Every day someone tells me how great they feel when they practice yoga. They feel whole and complete and relaxed and alert -- all at the same time. Yet no sooner than they leave the yoga studio does the old stress and worry start to seep back into their life, so quickly at times that it makes them wonder just how long the healthy benefits of a great yoga workout stay with them.
When I mention extending those great feelings through meditation, I am inevitably told, "I love the idea, but I just don't have enough time to meditate." Or, "There's just no way I can sit and think for 20 minutes. There's just too much going on in my head."
Well guess what, you actually do. You don't have to sit for 20 minutes or half an hour to benefit from a meditation practice. You only need a few minutes here and there to reduce your stress, minimize the noise from the world around you, and gain control of your life, so you can start to live your life as if you carry your yoga mat with you.
Look at it this way. You have 1,440 minutes in every one of your days. If you take just 10 of those at different times during your day, you can improve your health, wealth and well-being, and nobody will even know how.
Yes, sitting for 20 or 30 minutes a day is a great practice. It's a wonderful goal to have, but it's just not practical for everyone, especially for today's busy executive. Still, that's no reason not to incorporate the value and benefits of deep breathing and meditation into your life.
Think of this practice as a way to bring balance throughout your day. It can also make you more productive and better able to make the kinds of choices you need to make in order to guide your life in the direction you want it to go.
So set the alarm on your iPhone or Blackberry and cut out a few minutes in the morning to start your day right, in the middle of the day to reset your energy, and in the evening to enjoy some deep sleep. It takes just 10 minutes throughout your entire day, and I know you have 10 minutes to start living the life you've dreamed of.
Morning (5 minutes)
Before you get out of bed in the morning, take just five minutes to notice your breathing. Put one hand on your stomach and take a few deep belly breaths. Smile as you feel your stomach rise and fall with each breath. Don't just jump into your day; give yourself the five minutes you deserve to balance your morning, steady your thoughts and guide your day in the right direction.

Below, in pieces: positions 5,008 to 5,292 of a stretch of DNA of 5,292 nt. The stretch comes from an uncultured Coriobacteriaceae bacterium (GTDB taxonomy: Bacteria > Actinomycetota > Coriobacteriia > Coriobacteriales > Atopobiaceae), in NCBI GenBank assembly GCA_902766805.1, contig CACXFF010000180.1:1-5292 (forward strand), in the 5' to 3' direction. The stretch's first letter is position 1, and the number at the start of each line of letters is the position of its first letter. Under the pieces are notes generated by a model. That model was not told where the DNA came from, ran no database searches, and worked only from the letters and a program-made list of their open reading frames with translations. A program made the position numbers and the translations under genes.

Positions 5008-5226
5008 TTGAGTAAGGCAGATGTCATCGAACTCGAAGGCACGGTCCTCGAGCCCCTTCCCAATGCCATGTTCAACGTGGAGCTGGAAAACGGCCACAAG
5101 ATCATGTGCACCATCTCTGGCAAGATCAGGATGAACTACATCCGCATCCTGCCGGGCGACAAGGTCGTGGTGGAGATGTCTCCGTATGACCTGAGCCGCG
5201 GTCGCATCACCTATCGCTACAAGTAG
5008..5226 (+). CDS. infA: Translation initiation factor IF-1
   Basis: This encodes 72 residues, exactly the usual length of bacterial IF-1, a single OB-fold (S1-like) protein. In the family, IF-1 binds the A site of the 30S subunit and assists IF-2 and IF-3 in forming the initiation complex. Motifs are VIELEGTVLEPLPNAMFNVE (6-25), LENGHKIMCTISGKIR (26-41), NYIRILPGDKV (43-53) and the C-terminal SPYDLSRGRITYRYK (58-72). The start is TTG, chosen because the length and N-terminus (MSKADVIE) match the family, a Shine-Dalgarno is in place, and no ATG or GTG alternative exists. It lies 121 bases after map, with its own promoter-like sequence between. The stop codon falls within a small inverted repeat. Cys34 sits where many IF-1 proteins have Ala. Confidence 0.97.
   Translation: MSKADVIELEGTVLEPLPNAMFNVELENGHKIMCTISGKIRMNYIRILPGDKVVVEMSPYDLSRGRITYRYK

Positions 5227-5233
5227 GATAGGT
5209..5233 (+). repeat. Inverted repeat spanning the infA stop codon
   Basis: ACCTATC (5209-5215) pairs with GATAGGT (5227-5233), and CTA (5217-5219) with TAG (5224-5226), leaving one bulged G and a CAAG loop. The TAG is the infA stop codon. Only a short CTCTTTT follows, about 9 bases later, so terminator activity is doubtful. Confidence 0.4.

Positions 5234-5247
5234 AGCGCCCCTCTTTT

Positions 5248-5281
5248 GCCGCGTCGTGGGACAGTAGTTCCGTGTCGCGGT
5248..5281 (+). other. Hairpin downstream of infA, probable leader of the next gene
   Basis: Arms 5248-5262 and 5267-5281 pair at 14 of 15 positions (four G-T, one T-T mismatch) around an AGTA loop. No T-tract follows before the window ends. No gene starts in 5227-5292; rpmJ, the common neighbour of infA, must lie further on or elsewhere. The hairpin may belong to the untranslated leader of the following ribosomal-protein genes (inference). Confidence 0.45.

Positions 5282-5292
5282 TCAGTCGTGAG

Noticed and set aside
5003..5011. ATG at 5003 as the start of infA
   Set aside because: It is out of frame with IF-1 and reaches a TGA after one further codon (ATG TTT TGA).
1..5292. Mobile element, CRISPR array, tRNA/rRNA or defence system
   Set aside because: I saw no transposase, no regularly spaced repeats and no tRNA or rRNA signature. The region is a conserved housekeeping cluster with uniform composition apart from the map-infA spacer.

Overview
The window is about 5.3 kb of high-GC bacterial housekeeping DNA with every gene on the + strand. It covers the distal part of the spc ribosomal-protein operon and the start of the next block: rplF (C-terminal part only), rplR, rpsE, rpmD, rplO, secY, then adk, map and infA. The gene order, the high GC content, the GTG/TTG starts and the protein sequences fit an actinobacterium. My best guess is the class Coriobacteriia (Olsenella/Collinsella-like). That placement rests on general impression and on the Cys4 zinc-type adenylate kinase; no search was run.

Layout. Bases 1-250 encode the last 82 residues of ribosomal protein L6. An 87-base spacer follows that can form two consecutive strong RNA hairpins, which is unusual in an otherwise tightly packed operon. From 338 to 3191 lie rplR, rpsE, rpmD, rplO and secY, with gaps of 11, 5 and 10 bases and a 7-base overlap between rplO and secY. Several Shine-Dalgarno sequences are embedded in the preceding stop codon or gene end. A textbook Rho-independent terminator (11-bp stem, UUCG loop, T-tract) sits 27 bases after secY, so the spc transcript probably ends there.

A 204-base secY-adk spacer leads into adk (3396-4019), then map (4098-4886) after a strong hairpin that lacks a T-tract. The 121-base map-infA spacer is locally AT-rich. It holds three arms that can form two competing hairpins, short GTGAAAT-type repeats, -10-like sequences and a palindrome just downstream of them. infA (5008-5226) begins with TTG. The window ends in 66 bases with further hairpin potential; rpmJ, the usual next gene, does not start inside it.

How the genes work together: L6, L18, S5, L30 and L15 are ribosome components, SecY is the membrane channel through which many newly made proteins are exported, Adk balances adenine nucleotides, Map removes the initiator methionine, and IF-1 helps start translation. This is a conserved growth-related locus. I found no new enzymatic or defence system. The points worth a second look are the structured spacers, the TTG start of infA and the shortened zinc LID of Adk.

Commute (Not included in the 10 minutes, since you're doing this anyway.)
When you leave for work, maintain a slow and steady breath. Take the time to notice the world around you. Appreciate the sunlight, the clouds, and the rain. Notice the road, the cars, and the pavement of your commute. As your mind starts to fill with the tasks of your day, focus on the mode of your commute, the people walking next to you, the cars driving, the subway you ride on. Don't start an inner dialogue by commenting on them. Just be present and aware of the community of people that you are a part of and enjoy that connection.
Afternoon (2 minutes)
When your wits are at their end take a moment to sit by yourself. Place your feet flat on the floor with your hands on your thighs. Take a deep belly breath in, and feel your skin expand against your clothing. Slowly count to eight on each inhale and each exhale. Feel the calm start beneath you scalp and move down to your shoulders. Identify each point of stress and take a moment to allow your inhale to wrap around it, relax it, and take that stress away as you exhale. Use your three minutes to breathe in positive, relaxing energy, and breathe out negative stress.
S-L-E-E-P Meditation (3 minutes)
If the thoughts running through your mind are preventing you from sleeping, take a slow, deep breath in and spell the word sleep as you meditate on each letter. Say "S" as you exhale slowly, say the letter "L" as you inhale. Focus on each letter as you spell the word sleep. When you get to the end of the word, start your spelling meditation over again. You may be surprised when you wake up in the morning at how deeply you slept.
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